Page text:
I read a lot of older sailing books, I have found the Hiscocks books have been a good source of sometimes forgotten equipment tips related to safety. As a younger sailir I learned about heaving to and "prevangs" from early editions of Royces Sailing Illustrated. Something I've always appreciated about the Pardees was how they have and continue tonadvocte for traditional ideas for safety that have nearly been forgotten because of boat design changes or advances in materials etc. .

BTW, does anyone here ever wear a helmet in rough weather?
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Old 30-07-2013, 15:06   #53
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Re: Wisdom of the Seas

surprised at myself for not saying this earlier:

"Never approach a dock at a speed greater than you're willing to hit it."
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Old 30-07-2013, 16:13   #54
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Re: Wisdom of the Seas

I don't, but my Father always said I was hard headed.
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Old 30-07-2013, 16:24   #55
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Re: Wisdom of the Seas

Keep it coming! I think I am going to get all the one liners at the end of this thread and publish them for everyone that contributed, so we can all print them off and keep them at the nav station. So tell me, if you want to give a piece of advice you learned to a future navigator of Beth, what would it be?
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Old 30-07-2013, 16:53   #56
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Originally Posted by s/v Beth View Post
Keep it coming! I think I am going to get all the one liners at the end of this thread and publish them for everyone that contributed, so we can all print them off and keep them at the nav station. So tell me, if you want to give a piece of advice you learned to a future navigator of Beth, what would it be?
While it is not politically correct in the 21st Century, in the 60's my late Dad and I had a difference of opinion on something- the facts are not relevant. Millimeters from my nose he said, "I may be 'foolish' to you right now, but the older you get the smarter I will be."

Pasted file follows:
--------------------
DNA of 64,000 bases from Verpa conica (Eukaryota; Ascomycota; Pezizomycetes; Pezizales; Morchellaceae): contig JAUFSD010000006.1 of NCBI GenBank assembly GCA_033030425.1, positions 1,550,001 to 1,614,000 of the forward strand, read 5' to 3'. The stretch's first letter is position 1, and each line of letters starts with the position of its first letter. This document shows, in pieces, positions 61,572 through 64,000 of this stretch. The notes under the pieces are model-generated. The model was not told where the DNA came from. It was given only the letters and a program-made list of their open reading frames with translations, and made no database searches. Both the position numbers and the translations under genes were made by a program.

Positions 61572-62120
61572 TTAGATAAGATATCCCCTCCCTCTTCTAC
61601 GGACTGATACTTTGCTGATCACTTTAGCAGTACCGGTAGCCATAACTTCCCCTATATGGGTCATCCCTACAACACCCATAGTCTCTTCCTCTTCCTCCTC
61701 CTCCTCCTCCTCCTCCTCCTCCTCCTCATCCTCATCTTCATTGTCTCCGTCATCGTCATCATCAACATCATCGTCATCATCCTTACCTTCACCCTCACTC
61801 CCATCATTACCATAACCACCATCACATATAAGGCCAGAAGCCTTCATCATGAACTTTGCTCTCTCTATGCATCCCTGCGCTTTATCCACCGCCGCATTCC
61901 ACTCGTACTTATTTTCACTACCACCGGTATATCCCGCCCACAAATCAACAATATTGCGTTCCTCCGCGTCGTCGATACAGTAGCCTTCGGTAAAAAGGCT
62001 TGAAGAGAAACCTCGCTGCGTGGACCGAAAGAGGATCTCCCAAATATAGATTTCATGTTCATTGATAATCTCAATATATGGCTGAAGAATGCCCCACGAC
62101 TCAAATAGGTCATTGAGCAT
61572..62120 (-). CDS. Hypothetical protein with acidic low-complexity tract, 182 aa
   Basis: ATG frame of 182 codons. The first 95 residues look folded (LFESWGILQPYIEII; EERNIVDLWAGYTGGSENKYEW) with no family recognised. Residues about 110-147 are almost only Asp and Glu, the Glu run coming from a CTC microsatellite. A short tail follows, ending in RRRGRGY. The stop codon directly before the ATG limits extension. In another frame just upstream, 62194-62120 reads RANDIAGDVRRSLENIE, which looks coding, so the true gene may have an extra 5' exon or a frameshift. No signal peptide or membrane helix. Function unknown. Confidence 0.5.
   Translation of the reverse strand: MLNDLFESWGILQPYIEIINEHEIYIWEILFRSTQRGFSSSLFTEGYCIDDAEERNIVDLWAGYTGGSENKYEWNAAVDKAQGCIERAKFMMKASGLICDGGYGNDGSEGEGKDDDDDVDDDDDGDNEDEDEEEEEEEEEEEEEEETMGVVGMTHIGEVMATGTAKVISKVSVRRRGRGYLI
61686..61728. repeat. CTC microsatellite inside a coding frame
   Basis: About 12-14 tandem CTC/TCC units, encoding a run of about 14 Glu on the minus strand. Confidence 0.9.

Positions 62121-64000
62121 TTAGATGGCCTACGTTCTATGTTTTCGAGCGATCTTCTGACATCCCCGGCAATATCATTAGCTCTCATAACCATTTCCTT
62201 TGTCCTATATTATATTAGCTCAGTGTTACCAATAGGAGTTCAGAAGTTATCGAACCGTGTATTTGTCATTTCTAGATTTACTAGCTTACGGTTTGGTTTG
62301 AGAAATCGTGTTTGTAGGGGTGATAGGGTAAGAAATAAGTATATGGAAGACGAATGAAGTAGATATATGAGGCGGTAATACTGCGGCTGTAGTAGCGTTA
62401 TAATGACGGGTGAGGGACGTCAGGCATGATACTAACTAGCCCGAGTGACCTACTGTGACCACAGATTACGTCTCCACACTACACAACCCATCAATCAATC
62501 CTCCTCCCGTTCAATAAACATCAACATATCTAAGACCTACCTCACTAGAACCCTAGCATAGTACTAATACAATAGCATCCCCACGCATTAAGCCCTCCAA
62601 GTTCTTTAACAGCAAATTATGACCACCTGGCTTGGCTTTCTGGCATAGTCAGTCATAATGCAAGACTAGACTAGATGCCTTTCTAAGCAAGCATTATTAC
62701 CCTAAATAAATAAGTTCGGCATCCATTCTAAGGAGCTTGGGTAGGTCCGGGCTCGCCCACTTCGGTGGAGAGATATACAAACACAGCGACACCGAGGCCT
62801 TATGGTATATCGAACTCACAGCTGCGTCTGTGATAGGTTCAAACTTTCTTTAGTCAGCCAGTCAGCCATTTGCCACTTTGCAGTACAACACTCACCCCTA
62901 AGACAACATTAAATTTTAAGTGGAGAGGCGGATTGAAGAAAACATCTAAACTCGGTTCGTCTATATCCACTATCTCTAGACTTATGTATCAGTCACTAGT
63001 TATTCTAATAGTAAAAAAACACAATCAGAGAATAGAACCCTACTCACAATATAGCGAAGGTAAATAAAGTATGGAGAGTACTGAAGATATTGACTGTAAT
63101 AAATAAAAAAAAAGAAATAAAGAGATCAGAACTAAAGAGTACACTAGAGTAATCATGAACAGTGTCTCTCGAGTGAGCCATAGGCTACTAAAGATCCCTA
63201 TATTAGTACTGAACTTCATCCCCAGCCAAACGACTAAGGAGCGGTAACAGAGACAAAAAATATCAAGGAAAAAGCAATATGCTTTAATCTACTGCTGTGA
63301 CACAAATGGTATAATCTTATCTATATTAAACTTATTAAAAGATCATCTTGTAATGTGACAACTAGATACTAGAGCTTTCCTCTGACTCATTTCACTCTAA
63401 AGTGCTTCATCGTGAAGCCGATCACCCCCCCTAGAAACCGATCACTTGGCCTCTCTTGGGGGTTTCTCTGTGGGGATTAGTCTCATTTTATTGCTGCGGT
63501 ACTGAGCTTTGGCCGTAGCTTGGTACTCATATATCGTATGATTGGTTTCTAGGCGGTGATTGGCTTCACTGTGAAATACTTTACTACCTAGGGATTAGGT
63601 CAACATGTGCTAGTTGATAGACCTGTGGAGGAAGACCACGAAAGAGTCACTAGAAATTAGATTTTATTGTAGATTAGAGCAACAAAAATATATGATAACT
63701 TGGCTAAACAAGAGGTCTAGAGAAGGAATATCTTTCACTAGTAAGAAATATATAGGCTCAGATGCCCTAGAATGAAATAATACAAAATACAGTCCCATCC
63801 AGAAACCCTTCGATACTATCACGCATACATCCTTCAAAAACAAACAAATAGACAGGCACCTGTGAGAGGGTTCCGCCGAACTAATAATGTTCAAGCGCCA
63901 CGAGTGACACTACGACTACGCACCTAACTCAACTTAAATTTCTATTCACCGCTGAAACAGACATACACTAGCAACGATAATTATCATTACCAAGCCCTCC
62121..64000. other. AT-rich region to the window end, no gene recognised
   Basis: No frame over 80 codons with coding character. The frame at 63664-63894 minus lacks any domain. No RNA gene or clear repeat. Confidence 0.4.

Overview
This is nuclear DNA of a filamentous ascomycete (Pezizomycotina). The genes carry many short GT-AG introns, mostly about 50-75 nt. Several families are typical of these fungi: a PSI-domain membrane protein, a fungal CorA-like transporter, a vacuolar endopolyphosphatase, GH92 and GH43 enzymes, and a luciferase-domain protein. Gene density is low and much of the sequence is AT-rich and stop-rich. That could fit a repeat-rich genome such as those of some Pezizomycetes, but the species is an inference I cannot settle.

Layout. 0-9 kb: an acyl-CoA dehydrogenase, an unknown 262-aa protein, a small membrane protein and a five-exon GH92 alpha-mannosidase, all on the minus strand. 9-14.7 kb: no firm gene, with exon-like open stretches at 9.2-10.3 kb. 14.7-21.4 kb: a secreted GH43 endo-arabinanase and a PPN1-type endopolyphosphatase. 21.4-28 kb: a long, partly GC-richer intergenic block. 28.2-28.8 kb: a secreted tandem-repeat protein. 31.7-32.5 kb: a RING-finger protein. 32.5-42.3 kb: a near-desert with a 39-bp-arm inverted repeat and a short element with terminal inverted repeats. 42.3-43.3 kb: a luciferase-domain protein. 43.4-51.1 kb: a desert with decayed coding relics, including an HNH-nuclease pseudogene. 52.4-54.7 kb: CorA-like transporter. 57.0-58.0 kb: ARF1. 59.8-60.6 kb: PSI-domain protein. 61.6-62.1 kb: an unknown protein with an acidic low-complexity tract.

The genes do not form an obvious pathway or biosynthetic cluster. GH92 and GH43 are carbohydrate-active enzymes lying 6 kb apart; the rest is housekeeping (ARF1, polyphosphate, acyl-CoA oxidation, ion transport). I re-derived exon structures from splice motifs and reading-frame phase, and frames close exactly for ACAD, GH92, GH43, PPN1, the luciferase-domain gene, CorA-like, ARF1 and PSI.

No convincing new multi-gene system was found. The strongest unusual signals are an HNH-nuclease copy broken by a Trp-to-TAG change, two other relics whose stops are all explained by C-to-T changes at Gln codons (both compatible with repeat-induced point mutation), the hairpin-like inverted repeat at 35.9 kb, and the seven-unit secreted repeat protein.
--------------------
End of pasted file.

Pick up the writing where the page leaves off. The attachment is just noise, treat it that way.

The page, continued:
Son of a gun, even after his passing he is still getting smarter.

I have used a similar line with my now grown children during their teenage years. Both laugh at it now and see the wisdom of their grandfather's words.
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Old 30-07-2013, 16:58   #57
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Re: Wisdom of the Seas

Quote:
Originally Posted by s/v Beth View Post
Keep it coming! I think I am going to get all the one liners at the end of this thread and publish them for everyone that contributed, so we can all print them off and keep them at the nav station. So tell me, if you want to give a piece of advice you learned to a future navigator of Beth, what would it be?
Whatever comes along, make the best of it.

Coops.
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Old 30-07-2013, 18:18   #58
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My dad frequently quoted Leviticus:

He that knoweth not and knoweth that he knoweth not, verily, knoweth not"

He frequently would reach over and kill the engine at a critical point or whenever we would return to the marina, and say well hotshot, you just lost your engine, now what are you gonna do?
Or he would let the boom go so you would get knocked on your ass. It taught me to focus and pay attention. It also pissed off some of dock masters because we would tack all the way to our slip.
Now I sit there at times and say to myself what is your backup plan if such and such happens.
Last year while leaving Annapolis, my engine quit, I had the sails and the anchor ready to deploy as a result of Dad's constant training. I wound up sailing to the Haulout.
I always have a backup to the backup.
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Old 30-07-2013, 19:32   #59
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Re: Wisdom of the Seas

Quote:
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So tell me, if you want to give a piece of advice you learned to a future navigator of Beth, what would it be?
A picture worth 1000 words. Check the label on the chartplotter on a Canadian Coast Guard cutter.

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Old 31-07-2013, 08:32   #60
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Re: Wisdom of the Seas

Oh amen! And don't forget to look out the window. "Plan for the worst, and hope for the best." I personally hate that one, but it is pretty good advice. At the risk of being called ego centric, I like my signature, mostly because I came up with it myself. Excuse me now, while I go put a cast on my arm for patting myself on the back.